However, there is no reason why a programming language should be designed
around the concept of a command.
The only requirements are that the notation provided by the programming language
must allow us to specify the software in a convenient manner and it must be
possible to build a compiler (or an interpreter) for executing the software
on a computer.
There are several alternatives to the imperative style for a programming
language. They include object-oriented programming,
logic programming, and functional programming.
The term programming paradigm
is often used to describe the style of a programming language.
Some programming languages closely adhere to a particular programming
paradigm: for example Smalltalk is almost purely object-oriented and
Haskell is almost purely functional.
Other languages, for pragmatic reasons, straddle two or more camps
and support features from more than one paradigm.
For example, Java and C++ provide features from both the object oriented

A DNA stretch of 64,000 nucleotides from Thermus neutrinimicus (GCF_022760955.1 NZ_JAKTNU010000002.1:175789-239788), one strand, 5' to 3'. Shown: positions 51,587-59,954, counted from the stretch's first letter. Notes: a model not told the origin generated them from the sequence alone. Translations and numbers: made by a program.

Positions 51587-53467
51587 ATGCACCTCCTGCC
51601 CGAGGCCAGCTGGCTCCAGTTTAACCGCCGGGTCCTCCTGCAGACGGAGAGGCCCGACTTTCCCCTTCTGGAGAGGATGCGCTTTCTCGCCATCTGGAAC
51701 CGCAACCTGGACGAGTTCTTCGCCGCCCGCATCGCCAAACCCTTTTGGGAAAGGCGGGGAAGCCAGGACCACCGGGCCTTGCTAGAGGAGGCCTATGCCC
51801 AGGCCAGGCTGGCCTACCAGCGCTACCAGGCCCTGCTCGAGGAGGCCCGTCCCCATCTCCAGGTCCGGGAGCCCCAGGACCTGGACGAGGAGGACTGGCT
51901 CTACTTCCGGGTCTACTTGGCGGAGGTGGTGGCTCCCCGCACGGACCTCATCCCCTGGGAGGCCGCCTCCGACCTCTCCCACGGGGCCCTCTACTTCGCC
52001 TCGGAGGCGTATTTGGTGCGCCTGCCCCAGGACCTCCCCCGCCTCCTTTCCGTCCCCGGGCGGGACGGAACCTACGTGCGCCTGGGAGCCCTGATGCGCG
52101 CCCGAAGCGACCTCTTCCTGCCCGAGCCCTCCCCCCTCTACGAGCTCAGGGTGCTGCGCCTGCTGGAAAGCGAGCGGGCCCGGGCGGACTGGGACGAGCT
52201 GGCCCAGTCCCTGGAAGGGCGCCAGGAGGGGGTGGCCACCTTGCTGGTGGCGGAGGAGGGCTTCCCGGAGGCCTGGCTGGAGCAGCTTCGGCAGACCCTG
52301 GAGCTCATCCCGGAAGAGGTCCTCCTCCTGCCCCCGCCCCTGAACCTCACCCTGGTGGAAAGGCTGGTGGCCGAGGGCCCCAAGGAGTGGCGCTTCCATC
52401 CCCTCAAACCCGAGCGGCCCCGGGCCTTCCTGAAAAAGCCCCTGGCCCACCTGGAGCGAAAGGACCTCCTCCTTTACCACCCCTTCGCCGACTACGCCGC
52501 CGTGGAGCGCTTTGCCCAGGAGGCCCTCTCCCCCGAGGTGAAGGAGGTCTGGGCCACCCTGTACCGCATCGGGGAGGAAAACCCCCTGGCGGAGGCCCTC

and the imperative paradigms.
C# is similar to Java but some features from the functional paradigm have
also been added to the newest versions of the language.
F# is a language where the functional paradigm dominates, but where
the imperative and the object-oriented paradigms also play strong roles.
So, what is this functional programming paradigm? The following sections
should provide a brief introduction to the main ideas.
The Basis of Functional Programming
Every (useful) computer program takes input in some form and produces output
in some form.
That input may be generated by keystrokes on the keyboard, from data bytes
in a disk file, by a stylus on a touch sensitive screen, or in many other